Most projects that do not have basic facilities in place, are not completed on time or do not receive a completion certificate due to some violations by builder, are often not financed by banks. What this means is that buyers who want to invest in these projects might not get financed by lenders and depend entirely on their savings to pay for the properties.
Banks carry out legal and technical due-diligence on each project they finance. “If something goes wrong with the project mid way, we may stop funding the project but will never advertise that we have stopped financing it. But if a customer were to approach us, we will inform him that we are not extending loans for that particular project because of some technical issue,” says a senior banker.
“For example, if towers 5, 6 and 7, are located on disputed land, we may send out an internal communication that these towers should not be funded but will continue to fund towers 1, 2 and 3 that are permissible,” he says.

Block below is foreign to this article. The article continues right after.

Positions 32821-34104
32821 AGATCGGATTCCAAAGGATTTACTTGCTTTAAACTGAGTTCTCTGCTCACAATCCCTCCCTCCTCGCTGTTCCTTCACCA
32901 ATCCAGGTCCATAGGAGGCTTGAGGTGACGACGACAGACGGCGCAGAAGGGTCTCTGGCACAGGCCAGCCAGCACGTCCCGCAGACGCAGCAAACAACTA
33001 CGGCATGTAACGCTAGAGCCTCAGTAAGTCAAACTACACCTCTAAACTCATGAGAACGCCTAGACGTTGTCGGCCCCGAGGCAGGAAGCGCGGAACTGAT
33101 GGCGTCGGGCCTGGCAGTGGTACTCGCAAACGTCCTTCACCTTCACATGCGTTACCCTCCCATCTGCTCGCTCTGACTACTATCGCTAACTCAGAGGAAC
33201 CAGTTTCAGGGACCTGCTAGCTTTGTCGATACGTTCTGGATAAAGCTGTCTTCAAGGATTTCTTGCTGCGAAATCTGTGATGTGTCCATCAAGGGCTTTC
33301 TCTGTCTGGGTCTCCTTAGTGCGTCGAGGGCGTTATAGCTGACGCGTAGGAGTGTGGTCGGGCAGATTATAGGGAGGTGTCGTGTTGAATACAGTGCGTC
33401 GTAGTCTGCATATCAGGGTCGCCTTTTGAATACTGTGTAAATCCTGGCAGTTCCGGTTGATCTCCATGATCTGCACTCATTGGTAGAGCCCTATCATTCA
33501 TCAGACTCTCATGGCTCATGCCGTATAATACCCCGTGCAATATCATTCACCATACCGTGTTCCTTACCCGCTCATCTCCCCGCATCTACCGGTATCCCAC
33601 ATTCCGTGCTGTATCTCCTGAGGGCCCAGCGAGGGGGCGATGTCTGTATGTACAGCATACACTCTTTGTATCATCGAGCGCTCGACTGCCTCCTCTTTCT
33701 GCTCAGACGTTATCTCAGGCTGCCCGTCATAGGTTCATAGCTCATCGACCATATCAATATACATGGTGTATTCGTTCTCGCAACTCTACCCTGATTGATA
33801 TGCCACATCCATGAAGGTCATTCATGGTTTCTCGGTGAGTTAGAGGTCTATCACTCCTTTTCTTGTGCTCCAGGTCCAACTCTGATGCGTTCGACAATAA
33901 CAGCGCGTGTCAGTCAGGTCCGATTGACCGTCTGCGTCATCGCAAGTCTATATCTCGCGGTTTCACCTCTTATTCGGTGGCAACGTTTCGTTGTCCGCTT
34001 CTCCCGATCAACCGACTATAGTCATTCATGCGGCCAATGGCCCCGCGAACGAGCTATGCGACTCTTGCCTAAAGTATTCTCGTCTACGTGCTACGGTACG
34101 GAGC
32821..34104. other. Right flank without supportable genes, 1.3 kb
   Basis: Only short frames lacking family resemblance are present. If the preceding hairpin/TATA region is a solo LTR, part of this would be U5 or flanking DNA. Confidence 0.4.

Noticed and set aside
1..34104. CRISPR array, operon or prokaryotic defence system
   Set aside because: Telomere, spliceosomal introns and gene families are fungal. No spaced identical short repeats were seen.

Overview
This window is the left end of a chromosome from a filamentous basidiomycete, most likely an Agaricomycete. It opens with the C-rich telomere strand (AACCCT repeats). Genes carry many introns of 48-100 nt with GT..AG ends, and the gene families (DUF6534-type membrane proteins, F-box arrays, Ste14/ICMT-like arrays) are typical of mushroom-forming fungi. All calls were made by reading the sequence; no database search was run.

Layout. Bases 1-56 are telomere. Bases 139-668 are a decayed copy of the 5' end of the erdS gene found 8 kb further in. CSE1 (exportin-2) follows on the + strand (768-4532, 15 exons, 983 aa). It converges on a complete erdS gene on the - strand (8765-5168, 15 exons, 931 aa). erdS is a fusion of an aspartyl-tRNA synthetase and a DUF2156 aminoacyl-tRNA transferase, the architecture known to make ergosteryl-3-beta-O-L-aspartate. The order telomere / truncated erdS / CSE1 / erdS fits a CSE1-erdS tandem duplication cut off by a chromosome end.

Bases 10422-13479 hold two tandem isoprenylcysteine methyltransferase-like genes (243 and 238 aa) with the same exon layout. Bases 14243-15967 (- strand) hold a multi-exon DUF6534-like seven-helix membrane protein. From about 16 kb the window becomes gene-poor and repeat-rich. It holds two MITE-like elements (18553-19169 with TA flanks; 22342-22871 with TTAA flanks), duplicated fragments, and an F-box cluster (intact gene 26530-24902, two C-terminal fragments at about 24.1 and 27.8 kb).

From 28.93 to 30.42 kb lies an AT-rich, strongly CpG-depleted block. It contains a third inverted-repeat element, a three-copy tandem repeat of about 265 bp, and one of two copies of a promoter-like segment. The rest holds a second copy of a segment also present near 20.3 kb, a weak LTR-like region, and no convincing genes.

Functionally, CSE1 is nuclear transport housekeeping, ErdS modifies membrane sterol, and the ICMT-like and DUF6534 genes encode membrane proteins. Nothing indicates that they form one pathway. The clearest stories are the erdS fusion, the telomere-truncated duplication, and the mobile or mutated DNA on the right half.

In India, there is a large delivery risk associated with projects. Completion of a project is dependent on the developer and the local competent authority. Lending is dependent on the track record of a developer and banks can stop disbursement even mid way.
Customers should, therefore, check the delivery record of a developer, the marketability of a project (whether it can be completed on time and whether the buyer can sell it). Buyers should check with the bank whether the project is approved and take time to arrive at a decision. “Don’t simply look for discounts and subvention schemes. Spend enough time to do due- diligence,” advises another banker.
The state government should also get a public notice published stating the names of developers who may not have paid the land dues, he says.
There have been cases of banks sanctioning loans for a housing block with 10 floors authorised by the housing board. In case a developer adds more floors to the tower, most banks will not disburse loans to customers for those floors, says another banker.